Emacs for Academia and Developers

Posted on May 3, 2019 • 7 min read • 1,375 words

Emacs for Academia and Developers

Choosing a suitable editor can be a hard problem. At least it is for me. For several years now, I am constantly switching back and forth between vim, Atom.io, and Visual Studio Code. Lastly, I really enjoyed using Atom due to its nice looking interface. However, on my system using my set of plugins, VScode was way faster. Realizing this, I remembered there is another editor many people prefer which I never had a closer look at. So, in this post I will dive into how I setup emacs to suit my writing needs for academia and coding needs for developers.

For now, let us start with the set of plugins I use, why I use them and how I configured them. I am pretty sure there might be better options for some tasks. If you know one, give me a hint in the comments section so that I can have a look at it.

  • vim Right, the first thing to do in emacs is, get and activate evil-mode
  • git For using git in my projects magit
  • package management The default package manager of emacs may feel cumbersome. I very much like use-package
  • non-distractive writing To have some of atom’s and vscode’s zen-mode beauty, I use darkroom
  • managing projects If you are working on multiple projects simultaneously, I like projectile
  • file browser Very much like nerdtree for vim is neotree If you like eye-candy like me, also get all-the-icons
  • fuzzy commands and search This makes every input in emacs work like the fuzzy atom and vscode command search boxes. Just try it and be amazed helm and helm-projectile if you also use projectile

This list only contains my absolute highlights in my config. There are some more plugins I use which you will notice when we have a closer look at the config itself. Following, however, I just want to note some of the commands I frequently use inside these plugins to manage my day-to-day tasks. Each plugin has detailed descriptions on how to use it, so check the links provided.


Important commands I use quite often:

  • commit: c c
  • push: P p
  • pull: F u
  • status/refresh: g
  • diff: d d
  • quit: q


Important commands I use quite often:

  • list projects: p
  • grep in all files of project: p s g


Now, the most interesting part is probably the setup in emacs itself. Together, let’s go through my .emacs file and see, what’s there and why. I am afraid I do not comment every line but will try the best to give an impression on what is done and why.

1(require 'package)
2(savehist-mode 1)
3(add-to-list 'package-archives '("org" . "http://orgmode.org/elpa/"))
4(add-to-list 'package-archives '("melpa" . "http://melpa.org/packages/"))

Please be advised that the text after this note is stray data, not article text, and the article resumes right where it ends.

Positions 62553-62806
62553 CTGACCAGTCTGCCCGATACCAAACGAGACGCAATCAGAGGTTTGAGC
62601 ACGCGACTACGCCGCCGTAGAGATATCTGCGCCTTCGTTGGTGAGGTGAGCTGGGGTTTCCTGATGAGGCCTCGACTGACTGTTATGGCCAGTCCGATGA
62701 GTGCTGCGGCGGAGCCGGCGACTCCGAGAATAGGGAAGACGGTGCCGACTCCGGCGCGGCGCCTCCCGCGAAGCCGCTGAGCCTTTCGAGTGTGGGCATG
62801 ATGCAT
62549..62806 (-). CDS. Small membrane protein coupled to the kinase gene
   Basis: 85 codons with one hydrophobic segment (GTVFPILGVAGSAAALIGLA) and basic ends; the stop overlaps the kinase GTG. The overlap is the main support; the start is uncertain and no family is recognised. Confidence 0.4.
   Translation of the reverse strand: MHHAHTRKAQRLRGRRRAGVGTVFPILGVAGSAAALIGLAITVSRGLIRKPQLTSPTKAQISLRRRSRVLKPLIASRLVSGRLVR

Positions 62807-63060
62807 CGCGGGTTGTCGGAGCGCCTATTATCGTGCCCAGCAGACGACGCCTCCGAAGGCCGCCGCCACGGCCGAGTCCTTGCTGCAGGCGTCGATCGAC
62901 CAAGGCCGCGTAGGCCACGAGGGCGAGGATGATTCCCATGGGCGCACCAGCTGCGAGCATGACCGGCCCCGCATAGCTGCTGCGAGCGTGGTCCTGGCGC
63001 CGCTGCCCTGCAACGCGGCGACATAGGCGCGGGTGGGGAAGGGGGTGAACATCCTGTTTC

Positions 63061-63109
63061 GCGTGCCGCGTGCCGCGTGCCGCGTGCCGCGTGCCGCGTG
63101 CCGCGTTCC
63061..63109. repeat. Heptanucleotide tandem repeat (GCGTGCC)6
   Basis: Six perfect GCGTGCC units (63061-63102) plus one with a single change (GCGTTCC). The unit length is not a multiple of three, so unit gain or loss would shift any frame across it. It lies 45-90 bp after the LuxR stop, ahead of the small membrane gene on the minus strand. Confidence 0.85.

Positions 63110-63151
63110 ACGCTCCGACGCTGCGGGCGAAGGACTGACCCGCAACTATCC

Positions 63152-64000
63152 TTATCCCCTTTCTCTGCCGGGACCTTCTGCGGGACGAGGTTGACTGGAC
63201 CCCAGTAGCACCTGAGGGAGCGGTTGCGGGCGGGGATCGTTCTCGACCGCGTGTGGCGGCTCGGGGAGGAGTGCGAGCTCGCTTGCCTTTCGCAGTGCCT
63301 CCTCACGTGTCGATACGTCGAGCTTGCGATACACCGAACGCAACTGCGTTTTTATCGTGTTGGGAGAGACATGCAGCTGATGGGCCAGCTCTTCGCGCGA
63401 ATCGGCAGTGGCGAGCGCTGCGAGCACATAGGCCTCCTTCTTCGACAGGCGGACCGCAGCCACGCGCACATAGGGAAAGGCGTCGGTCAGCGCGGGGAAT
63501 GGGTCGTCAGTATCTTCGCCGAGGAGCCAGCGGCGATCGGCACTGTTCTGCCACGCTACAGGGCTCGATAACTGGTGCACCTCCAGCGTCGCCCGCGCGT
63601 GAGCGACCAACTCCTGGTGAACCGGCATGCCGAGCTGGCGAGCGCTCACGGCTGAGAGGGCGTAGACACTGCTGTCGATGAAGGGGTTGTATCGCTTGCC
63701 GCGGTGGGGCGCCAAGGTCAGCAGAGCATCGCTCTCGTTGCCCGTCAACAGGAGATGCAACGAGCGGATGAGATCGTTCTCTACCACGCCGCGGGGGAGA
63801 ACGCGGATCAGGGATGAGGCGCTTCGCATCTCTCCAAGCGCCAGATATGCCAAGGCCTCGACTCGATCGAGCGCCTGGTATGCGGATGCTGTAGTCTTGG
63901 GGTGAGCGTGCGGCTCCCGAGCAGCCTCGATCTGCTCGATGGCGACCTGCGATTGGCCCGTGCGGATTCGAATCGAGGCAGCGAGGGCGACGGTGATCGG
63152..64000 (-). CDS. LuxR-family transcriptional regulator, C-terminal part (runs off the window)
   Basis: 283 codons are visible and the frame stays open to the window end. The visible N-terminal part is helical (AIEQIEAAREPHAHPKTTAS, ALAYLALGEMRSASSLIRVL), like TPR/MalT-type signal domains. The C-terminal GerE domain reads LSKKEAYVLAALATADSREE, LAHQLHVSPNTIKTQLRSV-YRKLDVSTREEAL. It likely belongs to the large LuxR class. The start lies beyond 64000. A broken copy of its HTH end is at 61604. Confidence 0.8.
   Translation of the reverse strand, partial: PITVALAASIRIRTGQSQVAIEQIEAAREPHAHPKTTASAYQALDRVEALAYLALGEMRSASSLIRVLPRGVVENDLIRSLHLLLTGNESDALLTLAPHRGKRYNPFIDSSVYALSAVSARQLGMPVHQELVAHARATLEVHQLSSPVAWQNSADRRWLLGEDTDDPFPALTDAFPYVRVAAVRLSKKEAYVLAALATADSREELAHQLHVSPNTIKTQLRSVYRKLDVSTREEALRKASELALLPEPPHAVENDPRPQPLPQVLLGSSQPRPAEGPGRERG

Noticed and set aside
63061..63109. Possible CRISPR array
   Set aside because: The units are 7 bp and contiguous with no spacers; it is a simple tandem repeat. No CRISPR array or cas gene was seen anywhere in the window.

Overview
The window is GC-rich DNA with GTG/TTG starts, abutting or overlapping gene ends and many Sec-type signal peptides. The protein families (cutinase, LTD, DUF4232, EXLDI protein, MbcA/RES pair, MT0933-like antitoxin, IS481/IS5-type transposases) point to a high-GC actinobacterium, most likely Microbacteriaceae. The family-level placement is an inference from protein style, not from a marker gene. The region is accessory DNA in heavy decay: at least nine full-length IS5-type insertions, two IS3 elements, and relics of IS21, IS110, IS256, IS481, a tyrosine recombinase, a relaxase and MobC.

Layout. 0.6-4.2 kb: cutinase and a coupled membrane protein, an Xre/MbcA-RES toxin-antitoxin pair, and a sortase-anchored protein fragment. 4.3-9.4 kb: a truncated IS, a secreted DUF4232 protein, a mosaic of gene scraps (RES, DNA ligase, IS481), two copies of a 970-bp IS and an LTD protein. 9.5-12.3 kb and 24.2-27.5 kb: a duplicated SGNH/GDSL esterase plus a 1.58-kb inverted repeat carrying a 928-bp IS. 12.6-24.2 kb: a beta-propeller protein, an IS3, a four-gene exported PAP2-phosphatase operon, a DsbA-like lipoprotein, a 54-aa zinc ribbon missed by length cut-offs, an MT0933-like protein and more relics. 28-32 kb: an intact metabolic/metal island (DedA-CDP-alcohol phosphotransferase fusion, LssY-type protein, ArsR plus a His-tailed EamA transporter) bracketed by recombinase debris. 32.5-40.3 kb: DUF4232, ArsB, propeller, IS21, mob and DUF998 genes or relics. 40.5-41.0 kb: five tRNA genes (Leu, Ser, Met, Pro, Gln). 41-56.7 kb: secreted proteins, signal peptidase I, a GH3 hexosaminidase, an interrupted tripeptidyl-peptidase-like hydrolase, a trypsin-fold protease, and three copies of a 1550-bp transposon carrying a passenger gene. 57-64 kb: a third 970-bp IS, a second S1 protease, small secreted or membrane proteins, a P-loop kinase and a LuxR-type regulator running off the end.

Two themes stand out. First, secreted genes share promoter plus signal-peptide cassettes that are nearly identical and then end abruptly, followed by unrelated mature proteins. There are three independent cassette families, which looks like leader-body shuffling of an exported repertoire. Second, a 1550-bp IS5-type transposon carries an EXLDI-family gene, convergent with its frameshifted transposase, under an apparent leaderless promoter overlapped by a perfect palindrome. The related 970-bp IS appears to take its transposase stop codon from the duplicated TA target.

5(add-to-list 'package-archives '("melpa-stable" . "http://stable.melpa.org/packages/"))
7(add-to-list 'custom-theme-load-path "~/.emacs.d/themes")
8(load-theme 'atom-one-light t)

The block above ensures we can load plugins (l. 1, 3-5), the history of commands used is stored across sessions (l. 2). Finally, we load our favorite color/syntax theme atom-one-light.

 1(setq package-enable-at-startup nil)
 2(setq inhibit-startup-message t)
 3(setq-default left-margin-width 2 right-margin-width 2)
 4(set-window-buffer nil (current-buffer))
 5(global-linum-mode t)
 7(unless (package-installed-p 'use-package)
 8        (package-refresh-contents)
 9        (package-install 'use-package))
10(eval-when-compile  (require 'use-package))

Next, we setup the window to start cleanly (l. 2-5) and initialize the package management (l. 1, 6-12).

 1(use-package evil
 2  :ensure t
 3  :init
 4  (setq evil-want-keybinding nil)
 5  :config
 6  (evil-mode t)
 7  (modify-syntax-entry ?_ "w")
 8  (use-package evil-commentary
 9    :ensure t
10    :config
11    (evil-commentary-mode))
12  (use-package evil-leader
13    :ensure t
14    :config
15    (global-evil-leader-mode)
16    (evil-leader/set-leader ",")
17    (evil-leader/set-key
18      "m" 'helm-M-x))
19  (use-package evil-collection
20    :ensure t
21    :config
22    (evil-collection-init 'outline)))

The above code initializes the evil plugin as well as some additions to that. Note the special directives of the use-package plugin. The :ensure t clause installs the necessary plugin if it is not present. This enables the reuse of the .emacs config on a different machine as long as use-package is installed there. Commands in :init are executed before the packet is actually loaded, commands in :config right after loading. In the case of evil, I define the word text object to include underscores like it does in vim. Additionally, I define , to be my leader key and map the helm plugin to ,m.

1(use-package magit
2  :ensure t
3  :config
4  (evil-leader/set-key
5    "g" 'magit))

We use magit and map it to ,g.

 1(use-package darkroom
 2  :ensure t)
 3(use-package markdown-mode
 4  :ensure t
 5  :commands (markdown-mode gfm-mode)
 6  :mode (("README\\.md\\'" . gfm-mode)
 7         ("\\.md\\'" . markdown-mode)
 8         ("\\.markdown\\'" . markdown-mode))
 9  :init (setq markdown-command "pandoc --natbib"))
10(use-package graphviz-dot-mode
11  :ensure t)
12(use-package sublimity
13  :ensure t
14  :config
15  (sublimity-mode 1))